|1291||John de Ecclesia|
|1299||John Augustin de London, John de Albini|
|1315||Simon de Lausell, Hugh de Babington|
|1323||William de Montesfunte|
|1323||Nicholas de Ficton|
|1329||Walter Wheston de Stratford|
|1338-9||John Fitz-Adam Cissoris|
|1340||Peter – John Lorkin|
|1406||Henry Dyryk, Walter Euston alias Boydon|
|1484-5||Robert Warde, John Best|
|1543||Richard Gele or Gyle|
|1553-4||John Lewis or Ledwys, Alexander Inglish|
|1571||John Baron, William Stanninought|
|1581-2||John Ryder, William Stere|
|1624||Thomas Paske (see below)|
|Jeremiah Whitaker (from 1644? see below)|
|William Whitaker – see below|
|1654||Richard Parr (see below)|
|1723||William Tasswell (see below)|
|1741||John Paget (see below)|
|1802||Henry Cox Mason|
|1827||John Edgar Gibson|
|1859||William Duncan Long|
|1879||Charles d’Aguilar Lawrence|
|1890||Gerrard Duke Wyatt|
|1914||Frank Hay Gillingham|
|1937||Sidney John Delight|
|1939||Leslie Gravatt Fisher|
|1947||Albert James Adams|
|1956||Geoffrey Thomas Gray|
|1959||Frank Seymour Skelton – a former night
fighter nagivator (DSO, DFC) in WWII
Click here for his obituary
|1969||Mervyn Raynold Alwyn Wilson|
|1978||Timothy G A Wooderson|
|1993||Jolyon A Bradshaw|
|2002||Charles D Moore|
William Tasswell (1723) may also be spelt William Taswell.
According to http://www.archive.org/stream/cu31924028066847/cu31924028066847_djvu.txt, “William Browning, a fellmonger, purchases a limited advowson of the Rectory, and presents William Taswell, D.D., who occupies, perhaps as (what is vulgarly called) a warming-pan, from 1723 to 1726-7, and then resigns. The son of the patron-purchaser, the Reverend W. Browning, M.A., is now presented, and continues to be the minister until his death, 1740. Mr. Browning appears to think that he has not as yet had money’s worth, and so he presents John Paget, M.A.; a lawsuit ensues, and as Mr. Browning has exceeded his time, his nominee, or clerk, as he is called, is in due course ejected. For more on William Browning see the memorials page.
Thomas Paske, the Whitakers and Richard Parr
WikiSource http://en.wikisource.org/wiki/Whitaker,_Jeremiah_(DNB00) says that Jeremiah Whitaker succeeded Thomas Paske in 1644; he served until his death on 1 June 1654, and was buried in the chancel. The same source http://en.wikisource.org/wiki/Whitaker,_William_(1629-1672)_(DNB00) says that William Whitaker (son of Jeremiah Whitaker) succeeded his father as rector in 1654, which is at odds with Richard Parr (above). Possibly this confusion came about because 1654 was the year that Richard Parr became vicar of nearby Camberwell.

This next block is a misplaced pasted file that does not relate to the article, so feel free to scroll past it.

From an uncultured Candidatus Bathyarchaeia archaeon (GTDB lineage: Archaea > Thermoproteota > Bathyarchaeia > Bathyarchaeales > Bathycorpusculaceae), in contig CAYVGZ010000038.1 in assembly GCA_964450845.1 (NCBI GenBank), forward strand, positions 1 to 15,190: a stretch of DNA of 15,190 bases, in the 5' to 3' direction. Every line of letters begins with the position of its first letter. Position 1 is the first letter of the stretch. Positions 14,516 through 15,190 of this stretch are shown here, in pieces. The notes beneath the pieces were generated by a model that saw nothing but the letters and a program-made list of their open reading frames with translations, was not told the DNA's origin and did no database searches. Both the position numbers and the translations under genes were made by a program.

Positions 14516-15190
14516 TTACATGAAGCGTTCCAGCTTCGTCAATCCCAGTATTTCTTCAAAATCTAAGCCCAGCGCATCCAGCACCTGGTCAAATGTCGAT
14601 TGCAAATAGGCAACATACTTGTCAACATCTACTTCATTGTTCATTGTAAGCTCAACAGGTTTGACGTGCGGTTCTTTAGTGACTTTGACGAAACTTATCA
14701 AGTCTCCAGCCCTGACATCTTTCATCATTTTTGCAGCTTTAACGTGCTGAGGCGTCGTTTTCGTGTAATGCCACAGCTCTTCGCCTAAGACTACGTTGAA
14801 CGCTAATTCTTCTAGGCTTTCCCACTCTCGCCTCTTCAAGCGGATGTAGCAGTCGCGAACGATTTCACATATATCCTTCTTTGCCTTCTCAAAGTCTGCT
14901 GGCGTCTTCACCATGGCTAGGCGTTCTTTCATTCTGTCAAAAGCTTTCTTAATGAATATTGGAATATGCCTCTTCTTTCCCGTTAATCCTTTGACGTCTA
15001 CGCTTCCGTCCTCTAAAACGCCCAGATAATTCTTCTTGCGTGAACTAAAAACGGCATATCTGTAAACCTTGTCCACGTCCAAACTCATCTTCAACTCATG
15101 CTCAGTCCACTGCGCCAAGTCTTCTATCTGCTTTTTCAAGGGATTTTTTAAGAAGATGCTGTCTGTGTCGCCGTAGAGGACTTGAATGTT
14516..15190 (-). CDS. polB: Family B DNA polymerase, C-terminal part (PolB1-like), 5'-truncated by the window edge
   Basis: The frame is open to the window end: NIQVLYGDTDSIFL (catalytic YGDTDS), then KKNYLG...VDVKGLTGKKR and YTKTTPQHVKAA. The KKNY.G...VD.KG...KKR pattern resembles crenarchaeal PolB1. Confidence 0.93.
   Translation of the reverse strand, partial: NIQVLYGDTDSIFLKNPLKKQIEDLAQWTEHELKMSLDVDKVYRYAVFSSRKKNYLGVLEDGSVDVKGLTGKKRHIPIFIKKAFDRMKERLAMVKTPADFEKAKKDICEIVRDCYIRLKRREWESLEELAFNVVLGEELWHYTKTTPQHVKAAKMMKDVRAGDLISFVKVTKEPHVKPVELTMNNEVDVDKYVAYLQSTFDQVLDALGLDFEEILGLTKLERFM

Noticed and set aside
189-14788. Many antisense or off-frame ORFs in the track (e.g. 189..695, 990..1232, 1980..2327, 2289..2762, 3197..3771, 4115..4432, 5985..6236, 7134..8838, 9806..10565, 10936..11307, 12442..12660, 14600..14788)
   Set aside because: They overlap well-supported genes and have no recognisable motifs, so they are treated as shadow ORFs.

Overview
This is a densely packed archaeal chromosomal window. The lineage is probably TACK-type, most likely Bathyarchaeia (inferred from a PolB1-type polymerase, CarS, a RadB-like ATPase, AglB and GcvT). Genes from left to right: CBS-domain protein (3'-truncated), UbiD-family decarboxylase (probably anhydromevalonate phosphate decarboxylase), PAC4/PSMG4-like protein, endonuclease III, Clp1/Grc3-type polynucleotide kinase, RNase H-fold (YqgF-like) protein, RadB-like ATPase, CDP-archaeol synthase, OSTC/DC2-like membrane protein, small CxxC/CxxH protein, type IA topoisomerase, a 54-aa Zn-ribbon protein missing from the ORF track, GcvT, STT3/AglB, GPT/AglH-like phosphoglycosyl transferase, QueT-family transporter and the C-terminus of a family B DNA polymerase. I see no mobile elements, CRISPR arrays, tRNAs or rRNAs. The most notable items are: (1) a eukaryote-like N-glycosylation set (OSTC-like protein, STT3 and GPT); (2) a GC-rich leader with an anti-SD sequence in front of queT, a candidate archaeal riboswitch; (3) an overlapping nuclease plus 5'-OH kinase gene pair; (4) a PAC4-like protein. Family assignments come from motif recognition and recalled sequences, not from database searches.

The same link as above http://www.archive.org/stream/cu31924028066847/cu31924028066847_djvu.txt says that “The circumstances of the succeeding incumbency are not clear. We are told, on the one hand, that William Whitaker, the son of Jeremiah, was appointed to succeed his father in 1654 ; on the other, that the Rev. Dr. Parr, chaplain to Archbishop Usher, received the vacant benefice. Mr. Phillips [see below], in his list of the Rectors of Bermondsey, does not include William Whitaker, but represents Dr. Parr as filling the office from 1654 till his resignation in 1682. He does, however, say elsewhere that William Whitaker was ejected at the Restoration.
Dr. Rendle’s account of this divine is as follows: “William, called in 1654 to succeed his father as Rector of Bermondsey, was a minister indeed ; skilled in languages – Greek, Latin, and Oriental; fit to be a tutor at his college, i.e., Emmanuel, at Cambridge; a peacemaker, whose pride it was to settle disputes, and leave no rancour behind; just the man, making a conscience of his work, to be ejected. So in 1662 he was no longer Rector of Bermondsey.”
However, http://www.british-history.ac.uk/report.aspx?compid=43026 gives some interesting and conflicting details of Thomas Paske and his successors: “In 1624 the patronage was exercised by Samuel Paske, citizen and merchant tailor of London, probably for one turn. He appointed Thomas Paske, D.D., master of Clare College, Cambridge. In 1642 the churchwardens and parishioners petitioned the House of Lords because this Thomas, their rector, had not preached even once a year and had otherwise done nothing to provide preaching or reading in the church or to supply a dwelling for a curate. The expense of such arrangements had fallen on the petitioners. They had lately bought the next presentation to the living and they prayed for a confirmation of their elect. In the following year a draft order of the House directed the sequestration of Dr. Paske, a non-resident minister and a teacher of heretical doctrines, in order that the parishioners might maintain their own minister. Paske, whose Arminian opinions were as obnoxious as his negligence, was ejected accordingly in this year, and the parishioners appointed in his stead Jeremiah Whitaker, an eminent Orientalist, member of the Westminster Assembly, who held the benefice until his death in 1654 and was buried in the chancel of the church. He was succeeded by another distinguished theologian, Dr. Richard Parr, who resigned the living in 1682.”
This is a link to an on-line copy of “The history and antiquities of the parish of Bermondsey” By G. W. Phillips, 1841, referred to above.
It would seem that William Whitaker succeeded his father as rector in 1654 and remained in post until 1662, being then succeeded by Richard Parr. If you can confirm the exact situation here, or add details of any other rector of this parish, please contact the webmaster.